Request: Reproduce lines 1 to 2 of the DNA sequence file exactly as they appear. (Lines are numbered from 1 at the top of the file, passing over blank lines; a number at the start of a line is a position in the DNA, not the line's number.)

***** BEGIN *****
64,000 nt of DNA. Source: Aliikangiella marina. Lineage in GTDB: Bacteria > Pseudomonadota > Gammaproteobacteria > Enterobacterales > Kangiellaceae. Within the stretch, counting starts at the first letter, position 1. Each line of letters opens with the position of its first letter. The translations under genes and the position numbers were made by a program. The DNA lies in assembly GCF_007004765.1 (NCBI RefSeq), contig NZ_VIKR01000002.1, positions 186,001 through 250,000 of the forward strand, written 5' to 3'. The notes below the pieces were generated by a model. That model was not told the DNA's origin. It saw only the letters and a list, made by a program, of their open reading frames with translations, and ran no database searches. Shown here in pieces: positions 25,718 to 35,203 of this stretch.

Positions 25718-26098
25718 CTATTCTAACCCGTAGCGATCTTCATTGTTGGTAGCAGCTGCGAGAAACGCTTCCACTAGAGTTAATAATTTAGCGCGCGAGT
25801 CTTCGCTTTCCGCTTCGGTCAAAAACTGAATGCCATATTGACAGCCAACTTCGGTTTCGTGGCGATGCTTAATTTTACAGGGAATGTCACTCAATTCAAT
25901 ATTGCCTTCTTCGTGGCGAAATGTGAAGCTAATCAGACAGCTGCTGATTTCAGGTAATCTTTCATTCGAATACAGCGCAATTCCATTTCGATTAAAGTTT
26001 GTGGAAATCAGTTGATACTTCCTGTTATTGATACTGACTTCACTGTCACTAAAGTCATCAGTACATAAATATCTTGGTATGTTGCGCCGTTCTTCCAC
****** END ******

64,000 nt of DNA. Source: Aliikangiella marina. Lineage in GTDB: Bacteria > Pseudomonadota > Gammaproteobacteria > Enterobacterales > Kangiellaceae. Within the stretch, counting starts at the first letter, position 1. Each line of letters opens with the position of its first letter. The translations under genes and the position numbers were made by a program. The DNA lies in assembly GCF_007004765.1 (NCBI RefSeq), contig NZ_VIKR01000002.1, positions 186,001 through 250,000 of the forward strand, written 5' to 3'. The notes below the pieces were generated by a model. That model was not told the DNA's origin. It saw only the letters and a list, made by a program, of their open reading frames with translations, and ran no database searches. Shown here in pieces: positions 25,718 to 35,203 of this stretch.

Positions 25718-26098